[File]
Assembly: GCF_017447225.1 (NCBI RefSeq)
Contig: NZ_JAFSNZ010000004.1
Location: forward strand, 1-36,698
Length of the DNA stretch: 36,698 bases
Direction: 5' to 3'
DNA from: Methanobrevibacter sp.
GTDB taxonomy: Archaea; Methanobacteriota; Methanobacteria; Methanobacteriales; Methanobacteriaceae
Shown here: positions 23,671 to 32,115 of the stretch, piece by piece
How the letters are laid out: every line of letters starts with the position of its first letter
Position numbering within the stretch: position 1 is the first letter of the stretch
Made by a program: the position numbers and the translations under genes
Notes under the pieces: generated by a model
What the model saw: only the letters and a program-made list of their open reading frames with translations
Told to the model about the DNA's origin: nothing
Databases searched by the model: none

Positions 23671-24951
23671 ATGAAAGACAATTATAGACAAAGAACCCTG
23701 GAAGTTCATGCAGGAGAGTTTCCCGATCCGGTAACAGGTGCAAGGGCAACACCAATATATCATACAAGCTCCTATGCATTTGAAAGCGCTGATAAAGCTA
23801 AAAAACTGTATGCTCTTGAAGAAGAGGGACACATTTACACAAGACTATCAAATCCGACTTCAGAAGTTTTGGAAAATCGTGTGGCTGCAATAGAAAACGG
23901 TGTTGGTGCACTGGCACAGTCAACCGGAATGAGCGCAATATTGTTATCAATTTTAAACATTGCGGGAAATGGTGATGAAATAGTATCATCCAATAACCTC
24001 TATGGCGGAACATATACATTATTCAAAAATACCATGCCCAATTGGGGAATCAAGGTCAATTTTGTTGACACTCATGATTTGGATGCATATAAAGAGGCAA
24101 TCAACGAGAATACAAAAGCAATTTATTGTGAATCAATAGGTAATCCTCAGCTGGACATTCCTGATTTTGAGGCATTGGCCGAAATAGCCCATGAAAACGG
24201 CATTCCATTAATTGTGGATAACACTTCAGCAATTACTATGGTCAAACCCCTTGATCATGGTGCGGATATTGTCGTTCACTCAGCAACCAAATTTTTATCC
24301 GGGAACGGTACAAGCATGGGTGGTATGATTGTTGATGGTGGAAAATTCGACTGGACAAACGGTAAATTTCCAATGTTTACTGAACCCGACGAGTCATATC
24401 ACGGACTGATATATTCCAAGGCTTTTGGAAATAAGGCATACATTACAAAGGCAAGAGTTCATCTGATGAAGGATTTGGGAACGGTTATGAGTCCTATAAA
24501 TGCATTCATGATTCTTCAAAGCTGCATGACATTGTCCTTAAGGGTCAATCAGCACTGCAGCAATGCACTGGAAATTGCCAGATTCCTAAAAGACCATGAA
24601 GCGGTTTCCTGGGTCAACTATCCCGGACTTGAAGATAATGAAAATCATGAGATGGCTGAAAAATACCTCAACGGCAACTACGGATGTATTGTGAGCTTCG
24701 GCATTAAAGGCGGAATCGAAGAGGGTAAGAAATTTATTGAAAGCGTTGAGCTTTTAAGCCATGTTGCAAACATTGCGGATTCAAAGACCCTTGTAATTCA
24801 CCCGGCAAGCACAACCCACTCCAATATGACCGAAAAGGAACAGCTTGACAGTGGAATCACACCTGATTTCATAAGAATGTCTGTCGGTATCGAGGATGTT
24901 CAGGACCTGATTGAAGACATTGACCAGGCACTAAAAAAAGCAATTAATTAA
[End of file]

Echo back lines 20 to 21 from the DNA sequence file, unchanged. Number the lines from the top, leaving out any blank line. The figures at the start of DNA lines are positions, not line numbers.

23901 TGTTGGTGCACTGGCACAGTCAACCGGAATGAGCGCAATATTGTTATCAATTTTAAACATTGCGGGAAATGGTGATGAAATAGTATCATCCAATAACCTC
24001 TATGGCGGAACATATACATTATTCAAAAATACCATGCCCAATTGGGGAATCAAGGTCAATTTTGTTGACACTCATGATTTGGATGCATATAAAGAGGCAA